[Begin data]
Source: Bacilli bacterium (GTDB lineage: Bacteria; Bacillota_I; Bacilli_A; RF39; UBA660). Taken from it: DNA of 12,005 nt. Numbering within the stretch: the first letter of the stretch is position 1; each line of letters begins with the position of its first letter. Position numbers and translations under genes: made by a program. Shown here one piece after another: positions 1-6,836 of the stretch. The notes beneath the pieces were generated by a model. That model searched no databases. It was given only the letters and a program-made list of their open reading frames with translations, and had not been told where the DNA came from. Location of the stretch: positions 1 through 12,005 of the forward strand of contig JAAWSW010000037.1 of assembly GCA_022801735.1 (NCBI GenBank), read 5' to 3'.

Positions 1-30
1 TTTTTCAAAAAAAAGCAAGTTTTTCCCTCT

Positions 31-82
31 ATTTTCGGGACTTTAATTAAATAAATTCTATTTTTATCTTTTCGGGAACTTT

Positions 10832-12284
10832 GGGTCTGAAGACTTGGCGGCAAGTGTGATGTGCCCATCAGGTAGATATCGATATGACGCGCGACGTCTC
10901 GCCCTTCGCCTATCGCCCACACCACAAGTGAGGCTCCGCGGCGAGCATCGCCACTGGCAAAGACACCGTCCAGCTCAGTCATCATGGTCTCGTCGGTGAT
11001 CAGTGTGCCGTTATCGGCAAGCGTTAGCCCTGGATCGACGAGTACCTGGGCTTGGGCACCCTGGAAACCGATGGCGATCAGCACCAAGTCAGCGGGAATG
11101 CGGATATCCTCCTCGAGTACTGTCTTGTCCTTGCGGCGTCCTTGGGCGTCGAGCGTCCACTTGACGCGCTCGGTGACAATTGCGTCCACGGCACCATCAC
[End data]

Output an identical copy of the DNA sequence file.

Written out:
Source: Bacilli bacterium (GTDB lineage: Bacteria; Bacillota_I; Bacilli_A; RF39; UBA660). Taken from it: DNA of 12,005 nt. Numbering within the stretch: the first letter of the stretch is position 1; each line of letters begins with the position of its first letter. Position numbers and translations under genes: made by a program. Shown here one piece after another: positions 1-6,836 of the stretch. The notes beneath the pieces were generated by a model. That model searched no databases. It was given only the letters and a program-made list of their open reading frames with translations, and had not been told where the DNA came from. Location of the stretch: positions 1 through 12,005 of the forward strand of contig JAAWSW010000037.1 of assembly GCA_022801735.1 (NCBI GenBank), read 5' to 3'.

Positions 1-30
1 TTTTTCAAAAAAAAGCAAGTTTTTCCCTCT

Positions 31-82
31 ATTTTCGGGACTTTAATTAAATAAATTCTATTTTTATCTTTTCGGGAACTTT

Positions 10832-12284
10832 GGGTCTGAAGACTTGGCGGCAAGTGTGATGTGCCCATCAGGTAGATATCGATATGACGCGCGACGTCTC
10901 GCCCTTCGCCTATCGCCCACACCACAAGTGAGGCTCCGCGGCGAGCATCGCCACTGGCAAAGACACCGTCCAGCTCAGTCATCATGGTCTCGTCGGTGAT
11001 CAGTGTGCCGTTATCGGCAAGCGTTAGCCCTGGATCGACGAGTACCTGGGCTTGGGCACCCTGGAAACCGATGGCGATCAGCACCAAGTCAGCGGGAATG
11101 CGGATATCCTCCTCGAGTACTGTCTTGTCCTTGCGGCGTCCTTGGGCGTCGAGCGTCCACTTGACGCGCTCGGTGACAATTGCGTCCACGGCACCATCAC